And it got into the weeds a little bit. He started talking about how the U.S. had only helped countries that did something for them, which completely flies in the face of what something like humanitarian aid is – which is what they’ve cut to millions of Palestinians, for example. You know, it was quite a jarring speech and everybody took note and subsequent leaders who spoke, such as French President Emmanuel Macron made a very pointed answer countering President Trump’s speech saying that, you know, the only way to move forward was to work with each other and that we should resist such sentiment. Even President Hassan Rouhani of Iran said the same thing: “A person who rejects multilateralism is not a strong person, but that doing so was” – I think he put it – “a symptom of a weak intellect.” And he never named President Trump, but everybody in the room knew exactly who he was talking about.

BETWEEN THE LINES: D. Parvez, I did want to ask you about Donald Trump’s refusal, along with the nation of Hungary, led by a right-wing government to sign a global compact on migrants and refugees. As you wrote in your article, you talk about 68.5 million people have been displaced across the globe due to conflicts and natural disasters and famine and all that. Tell us a little bit about this particular compact that Trump, along with Hungary, refused to sign.

D. PARVAZ: Very interesting company. So, basically, the Obama administration in 2016, presented his last UN summit in New York, launched this Refugee Summit. So basically he got all the world leaders to get together – whoever would sign up to it, that is – to pledge to make additional pledges, to either monetarily or, you know, in terms of hosting more refugees. And the other part of that was that the member states get together and come up with a more comprehensive plan to handle migrants and refugees. So the Trump administration is largely focused on dismantling anything that President Obama put together – that seems to be a primary focus.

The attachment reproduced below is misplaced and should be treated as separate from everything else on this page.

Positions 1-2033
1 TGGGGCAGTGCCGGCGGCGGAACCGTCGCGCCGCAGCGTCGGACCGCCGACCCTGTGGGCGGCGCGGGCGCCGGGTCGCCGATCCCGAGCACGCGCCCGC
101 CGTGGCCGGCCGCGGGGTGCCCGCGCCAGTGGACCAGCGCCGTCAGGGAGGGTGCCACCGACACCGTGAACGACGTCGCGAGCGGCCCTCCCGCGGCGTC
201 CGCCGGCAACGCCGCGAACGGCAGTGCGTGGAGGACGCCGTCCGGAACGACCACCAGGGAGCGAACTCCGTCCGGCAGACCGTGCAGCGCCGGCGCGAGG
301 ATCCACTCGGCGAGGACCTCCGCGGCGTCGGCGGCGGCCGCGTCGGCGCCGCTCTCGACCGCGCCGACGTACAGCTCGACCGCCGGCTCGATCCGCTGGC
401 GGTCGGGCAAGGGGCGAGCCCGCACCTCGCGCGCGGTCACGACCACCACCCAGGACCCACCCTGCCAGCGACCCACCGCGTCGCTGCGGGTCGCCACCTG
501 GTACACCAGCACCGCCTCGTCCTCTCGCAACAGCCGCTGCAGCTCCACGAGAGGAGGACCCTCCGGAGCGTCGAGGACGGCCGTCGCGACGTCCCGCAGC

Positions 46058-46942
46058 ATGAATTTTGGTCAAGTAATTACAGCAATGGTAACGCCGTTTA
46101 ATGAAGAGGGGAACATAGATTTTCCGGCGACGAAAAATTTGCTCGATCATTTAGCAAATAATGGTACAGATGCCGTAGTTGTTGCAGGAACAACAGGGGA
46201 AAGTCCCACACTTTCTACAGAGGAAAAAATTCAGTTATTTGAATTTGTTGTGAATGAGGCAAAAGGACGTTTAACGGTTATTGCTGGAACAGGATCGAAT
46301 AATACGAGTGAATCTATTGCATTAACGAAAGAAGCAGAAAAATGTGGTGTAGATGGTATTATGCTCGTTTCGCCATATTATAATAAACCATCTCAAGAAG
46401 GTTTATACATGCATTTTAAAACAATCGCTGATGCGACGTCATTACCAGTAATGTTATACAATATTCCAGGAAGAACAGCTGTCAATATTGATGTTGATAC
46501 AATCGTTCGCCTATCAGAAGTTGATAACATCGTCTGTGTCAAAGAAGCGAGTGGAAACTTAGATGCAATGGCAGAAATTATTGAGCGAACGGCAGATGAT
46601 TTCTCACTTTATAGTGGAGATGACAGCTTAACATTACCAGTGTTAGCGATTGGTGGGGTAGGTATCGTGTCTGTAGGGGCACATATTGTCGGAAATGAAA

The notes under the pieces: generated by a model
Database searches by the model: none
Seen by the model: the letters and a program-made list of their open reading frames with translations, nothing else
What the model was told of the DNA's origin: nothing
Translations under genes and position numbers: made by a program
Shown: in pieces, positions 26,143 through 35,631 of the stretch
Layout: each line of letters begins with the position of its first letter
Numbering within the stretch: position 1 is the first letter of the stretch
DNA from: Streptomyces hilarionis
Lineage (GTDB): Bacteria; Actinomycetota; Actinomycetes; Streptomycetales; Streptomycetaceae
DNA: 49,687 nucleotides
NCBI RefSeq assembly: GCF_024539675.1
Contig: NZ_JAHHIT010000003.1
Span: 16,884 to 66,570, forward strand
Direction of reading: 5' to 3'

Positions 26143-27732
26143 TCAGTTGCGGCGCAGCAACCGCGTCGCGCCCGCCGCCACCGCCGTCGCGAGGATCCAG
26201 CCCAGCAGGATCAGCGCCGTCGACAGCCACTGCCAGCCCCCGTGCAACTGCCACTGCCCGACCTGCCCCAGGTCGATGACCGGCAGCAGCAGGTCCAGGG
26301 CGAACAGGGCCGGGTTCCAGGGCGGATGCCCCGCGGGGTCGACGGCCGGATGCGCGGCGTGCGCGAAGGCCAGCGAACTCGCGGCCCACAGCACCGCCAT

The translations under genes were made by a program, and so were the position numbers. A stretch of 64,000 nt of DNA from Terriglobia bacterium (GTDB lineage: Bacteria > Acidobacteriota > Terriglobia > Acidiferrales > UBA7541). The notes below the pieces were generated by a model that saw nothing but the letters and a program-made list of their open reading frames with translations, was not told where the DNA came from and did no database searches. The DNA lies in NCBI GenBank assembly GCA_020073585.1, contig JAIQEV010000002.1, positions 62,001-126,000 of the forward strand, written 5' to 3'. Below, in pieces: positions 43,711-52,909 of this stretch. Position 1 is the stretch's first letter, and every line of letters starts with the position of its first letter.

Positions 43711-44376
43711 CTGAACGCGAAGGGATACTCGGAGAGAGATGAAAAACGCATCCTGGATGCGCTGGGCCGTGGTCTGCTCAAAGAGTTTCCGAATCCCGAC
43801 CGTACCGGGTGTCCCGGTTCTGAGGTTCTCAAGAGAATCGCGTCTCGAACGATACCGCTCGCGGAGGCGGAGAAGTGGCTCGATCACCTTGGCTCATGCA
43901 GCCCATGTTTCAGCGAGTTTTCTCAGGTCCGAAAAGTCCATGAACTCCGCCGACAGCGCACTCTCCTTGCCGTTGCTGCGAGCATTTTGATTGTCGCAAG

And so, of course, they weren’t going to sign onto this now. This is extremely disappointing to the rest of the world, to other member states, to a global community. UNHCR (United Nations High Commission on Refugees) had a high-level panel on this. There was a United States representative present there. This person did not speak at all because what could they say? But yeah, it’s remarkable that the U.S. has kept company with a very staunchly and harshly anti-refugee and anti-migrant, very far right-wing government that even among right-wing governments in Europe is an outlier, which is Hungary and (Prime Minister) Viktor Orbán.

BETWEEN THE LINES: To sum it up, D. Parvaz, what would you say is the lasting result of this, an encounter between Trump and the nations of the world in New York last week?

D. PARVAZ: Well, I think that it’s just to make other nations more cautious and not in a good way. He’s not seen as the reliable, approachable leader, I don’t think. So, I think it damages any kind of like, trust or diplomatic sort of protocol built over decades between the U.S. as a leader in a number of these UN institutions and councils and the rest of the world. And you know, the member states – our allies, included.